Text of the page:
You probably missed the recent special issue of China Newsweek, so let me bring you up to date. Who do you think was on the cover — named the “most influential foreign figure” of the year in China? Barack Obama? No. Bill Gates? No. Warren Buffett? No. O.K., I’ll give you a hint: He’s a rock star in Asia, and people in China, Japan and South Korea scalp tickets to hear him. Give up?
It was Michael J. Sandel, the Harvard University political philosopher.
Friedman goes on to point out that the response to Sandel throughout Asia has been phenomenal. He describes Sandel as a professor with an extraordinary speaking style using real life examples to illustrate the philosophy of the likes of Aristotle, Immanuel Kant and John Stuart Mill and relating them to the immediate questions facing all of us, but especially the young.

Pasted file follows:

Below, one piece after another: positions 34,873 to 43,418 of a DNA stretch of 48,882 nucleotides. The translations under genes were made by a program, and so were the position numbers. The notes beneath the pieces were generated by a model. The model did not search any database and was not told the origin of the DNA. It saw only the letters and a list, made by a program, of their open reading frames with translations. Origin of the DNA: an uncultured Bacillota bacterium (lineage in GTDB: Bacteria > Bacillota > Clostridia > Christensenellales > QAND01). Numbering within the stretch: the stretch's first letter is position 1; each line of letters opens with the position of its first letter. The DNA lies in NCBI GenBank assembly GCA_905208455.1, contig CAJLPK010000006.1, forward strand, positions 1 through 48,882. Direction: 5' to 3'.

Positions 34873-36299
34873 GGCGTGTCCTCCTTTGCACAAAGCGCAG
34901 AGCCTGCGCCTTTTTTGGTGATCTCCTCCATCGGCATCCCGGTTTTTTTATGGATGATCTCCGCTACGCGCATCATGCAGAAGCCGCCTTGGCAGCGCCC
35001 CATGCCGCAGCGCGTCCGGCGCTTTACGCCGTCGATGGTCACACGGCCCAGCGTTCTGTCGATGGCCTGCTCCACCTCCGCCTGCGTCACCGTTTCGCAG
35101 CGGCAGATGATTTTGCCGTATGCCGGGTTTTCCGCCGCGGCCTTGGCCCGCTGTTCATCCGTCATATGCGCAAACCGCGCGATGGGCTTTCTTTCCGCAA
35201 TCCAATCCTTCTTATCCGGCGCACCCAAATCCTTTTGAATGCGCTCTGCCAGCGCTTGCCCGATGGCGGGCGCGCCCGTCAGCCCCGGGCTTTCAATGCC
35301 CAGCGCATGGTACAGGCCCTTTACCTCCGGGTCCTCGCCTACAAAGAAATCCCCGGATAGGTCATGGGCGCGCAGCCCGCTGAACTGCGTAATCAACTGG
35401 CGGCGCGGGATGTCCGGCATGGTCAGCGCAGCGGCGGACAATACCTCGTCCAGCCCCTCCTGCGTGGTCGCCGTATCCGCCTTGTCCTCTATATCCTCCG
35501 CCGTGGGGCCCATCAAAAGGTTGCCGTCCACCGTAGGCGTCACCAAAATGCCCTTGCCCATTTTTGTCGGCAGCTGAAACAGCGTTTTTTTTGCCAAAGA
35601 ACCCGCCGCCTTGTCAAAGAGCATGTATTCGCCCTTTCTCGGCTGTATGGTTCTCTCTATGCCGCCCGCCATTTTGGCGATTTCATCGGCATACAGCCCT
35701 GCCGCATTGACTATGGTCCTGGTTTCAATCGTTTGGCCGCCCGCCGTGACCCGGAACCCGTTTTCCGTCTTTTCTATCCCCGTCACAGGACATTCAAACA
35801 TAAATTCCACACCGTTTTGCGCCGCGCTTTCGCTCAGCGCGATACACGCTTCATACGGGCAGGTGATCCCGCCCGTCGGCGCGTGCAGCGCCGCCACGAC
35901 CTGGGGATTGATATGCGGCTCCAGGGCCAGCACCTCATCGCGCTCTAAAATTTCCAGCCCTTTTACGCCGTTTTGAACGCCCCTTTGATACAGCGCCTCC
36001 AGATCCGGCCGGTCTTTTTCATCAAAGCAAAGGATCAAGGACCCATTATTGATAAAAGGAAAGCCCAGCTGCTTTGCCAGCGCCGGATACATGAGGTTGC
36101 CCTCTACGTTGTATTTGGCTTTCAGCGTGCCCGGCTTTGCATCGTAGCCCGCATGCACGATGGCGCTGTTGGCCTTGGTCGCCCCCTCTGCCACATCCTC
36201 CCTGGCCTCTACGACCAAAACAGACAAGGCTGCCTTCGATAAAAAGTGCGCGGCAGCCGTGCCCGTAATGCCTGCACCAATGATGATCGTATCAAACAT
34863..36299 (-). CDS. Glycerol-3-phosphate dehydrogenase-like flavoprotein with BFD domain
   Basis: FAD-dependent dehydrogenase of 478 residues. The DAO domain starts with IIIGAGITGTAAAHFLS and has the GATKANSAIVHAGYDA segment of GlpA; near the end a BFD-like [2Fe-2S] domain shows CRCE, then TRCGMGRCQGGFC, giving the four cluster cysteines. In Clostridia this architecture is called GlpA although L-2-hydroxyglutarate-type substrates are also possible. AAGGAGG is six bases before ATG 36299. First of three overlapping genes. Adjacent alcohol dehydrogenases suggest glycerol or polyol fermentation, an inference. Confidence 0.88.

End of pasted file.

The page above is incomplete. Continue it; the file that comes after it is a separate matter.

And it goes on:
And the young are responding both in Asia and in Boston. Friedman gives a number of examples but his main point that he documents is hunger of young people to engage in moral reasoning and debates, rather than having their education confined to the dry technical aspects of economics, business or engineering. “Students everywhere are hungry for discussion of the big ethical questions we confront in our everyday lives,” Sandel argues. “…there is a growing sense, in many societies, that G.D.P. and market values do not by themselves produce happiness or a good society.”
Anyone familiar with Roman Catholic social theology would recognize the accuracy of those sentences. Let’s wish Dr. Michael Sandel every success in his extraordinarily effective teaching.